It’s just another day at the dystopian office of Peace of Mind HQ for Agent Petros - or it would be except for the nightmares he has been having.
His is a future world where everyone is connected and communication is possible by thought transfer. The same technology also gives the Government an ability to secretly monitor the very thoughts of the population and represents an end of terror, where citizens have nothing to fear - as long as they comply.
There are however free thinkers, those rebels who have illegally disconnected. This is a threat Petros must deal with, and if they won’t comply they must be broken. His journey will take him into dark Mindspace as he searches out Dr Neilson, whose clinic is aiding the dissenters. He will eventually come face to face with the woman who has been haunting his dreams, learn his true origins and that of the Peace of Mind Project and become pivotal in the State struggle.
The story is played out in near darkness through physical, non-verbal storytelling, filmic, graphic novel-inspired visuals and live-mixed soundscape.
All the settings from the domestic (with automatic personal hygiene), to mass transit, bars and interrogation rooms are woven from light and conjured from thin air. The physical movements of the actors are precision synchronised and pinpoint accurate so that characters seem to defy the laws of space and time.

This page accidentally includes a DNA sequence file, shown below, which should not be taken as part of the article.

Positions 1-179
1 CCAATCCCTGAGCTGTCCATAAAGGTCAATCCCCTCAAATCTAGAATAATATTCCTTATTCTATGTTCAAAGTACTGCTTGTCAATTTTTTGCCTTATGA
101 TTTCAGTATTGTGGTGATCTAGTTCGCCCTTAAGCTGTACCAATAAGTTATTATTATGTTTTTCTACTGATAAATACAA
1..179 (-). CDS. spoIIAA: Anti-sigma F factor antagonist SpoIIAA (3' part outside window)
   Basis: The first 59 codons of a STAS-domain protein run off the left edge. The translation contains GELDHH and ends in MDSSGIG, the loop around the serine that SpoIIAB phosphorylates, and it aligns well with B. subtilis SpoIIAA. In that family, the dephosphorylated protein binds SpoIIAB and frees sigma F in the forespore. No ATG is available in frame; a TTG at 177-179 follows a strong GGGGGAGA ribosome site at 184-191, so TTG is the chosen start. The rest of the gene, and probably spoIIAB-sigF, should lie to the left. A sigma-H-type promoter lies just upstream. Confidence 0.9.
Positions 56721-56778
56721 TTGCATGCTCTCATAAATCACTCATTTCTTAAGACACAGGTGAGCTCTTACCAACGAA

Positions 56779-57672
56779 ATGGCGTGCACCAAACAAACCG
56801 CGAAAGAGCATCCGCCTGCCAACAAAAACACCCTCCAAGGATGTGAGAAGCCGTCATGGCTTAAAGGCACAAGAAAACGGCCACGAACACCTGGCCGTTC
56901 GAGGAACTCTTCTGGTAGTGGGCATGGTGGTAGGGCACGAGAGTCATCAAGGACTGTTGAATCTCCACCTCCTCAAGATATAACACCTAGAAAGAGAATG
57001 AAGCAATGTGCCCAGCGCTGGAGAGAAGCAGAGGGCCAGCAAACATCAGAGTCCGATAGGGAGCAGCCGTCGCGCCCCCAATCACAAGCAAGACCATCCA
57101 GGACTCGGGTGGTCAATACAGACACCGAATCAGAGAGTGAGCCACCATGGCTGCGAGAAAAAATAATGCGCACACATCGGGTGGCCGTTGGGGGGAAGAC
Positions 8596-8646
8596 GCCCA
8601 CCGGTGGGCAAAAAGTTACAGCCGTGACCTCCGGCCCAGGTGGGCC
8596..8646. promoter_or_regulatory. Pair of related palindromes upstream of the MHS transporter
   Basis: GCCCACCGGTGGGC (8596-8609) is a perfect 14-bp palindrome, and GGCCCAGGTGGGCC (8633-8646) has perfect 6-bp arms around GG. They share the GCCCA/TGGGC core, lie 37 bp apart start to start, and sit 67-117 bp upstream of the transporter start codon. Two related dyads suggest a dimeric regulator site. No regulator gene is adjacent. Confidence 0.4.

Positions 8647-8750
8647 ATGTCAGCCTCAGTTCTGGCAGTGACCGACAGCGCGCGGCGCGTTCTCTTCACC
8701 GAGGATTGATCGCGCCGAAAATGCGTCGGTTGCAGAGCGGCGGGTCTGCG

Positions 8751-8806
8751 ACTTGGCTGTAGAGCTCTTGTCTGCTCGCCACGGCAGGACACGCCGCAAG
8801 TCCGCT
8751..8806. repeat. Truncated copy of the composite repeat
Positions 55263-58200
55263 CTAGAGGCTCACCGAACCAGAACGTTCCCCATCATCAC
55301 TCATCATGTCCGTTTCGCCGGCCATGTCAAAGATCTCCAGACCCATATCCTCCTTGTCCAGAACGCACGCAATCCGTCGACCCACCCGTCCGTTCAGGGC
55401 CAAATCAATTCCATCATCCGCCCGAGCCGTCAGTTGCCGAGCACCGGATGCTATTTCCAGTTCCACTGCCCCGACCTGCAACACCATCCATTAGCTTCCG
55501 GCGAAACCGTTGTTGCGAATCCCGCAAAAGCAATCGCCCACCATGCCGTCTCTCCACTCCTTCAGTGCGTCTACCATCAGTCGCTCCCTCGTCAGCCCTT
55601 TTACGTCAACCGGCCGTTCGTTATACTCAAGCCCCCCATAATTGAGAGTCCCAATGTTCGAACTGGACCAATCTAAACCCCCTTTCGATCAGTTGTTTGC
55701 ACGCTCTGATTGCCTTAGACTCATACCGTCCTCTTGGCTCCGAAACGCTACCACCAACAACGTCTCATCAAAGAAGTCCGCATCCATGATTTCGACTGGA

It is worth repeating one of science fiction writer Arthur C Clarke’s “laws”, which states that "The only way of discovering the limits of the possible is to venture a little way past them into the impossible". There is no doubt that Theatre Ad Infinitum have pushed theatrical boundaries with this production in terms of its visual style. Some of the effects achieved with little more than movement, torches and LED strips are stunning to a point where they comply with another of Clarke's laws that "Any sufficiently advanced technology is indistinguishable from magic".
The production is slick, unique and so visually impressive that it’s possible to be dazzled by Light. This would however ignore that the thin plot is a derivative mash-up of science fiction movies, with genre clichés of the “Luke, I am your father” to “Only you can save the universe” type. Where the plot strays for its main strand the narrative tends to get lost in the darkness and it might benefit from fewer forays into fight scenes. For those less familiar with graphic novels these may come over as comic book “Blam! / Pow!”. For a piece with such a strong technological feel a more elegant solution should also be found for the occasional surtitles.
It’s now 65 years since the benchmark dystopian novel Nineteen Eighty Four was published. We may not still be talking about Light after such a period of time, but in terms of its technique it marks a brave new world.
Show Times: 30 July -25 August 2014 (not 11, 18 ) at 5.15pm.
Ticket Prices: £10 (£8.50) - £13 (£12).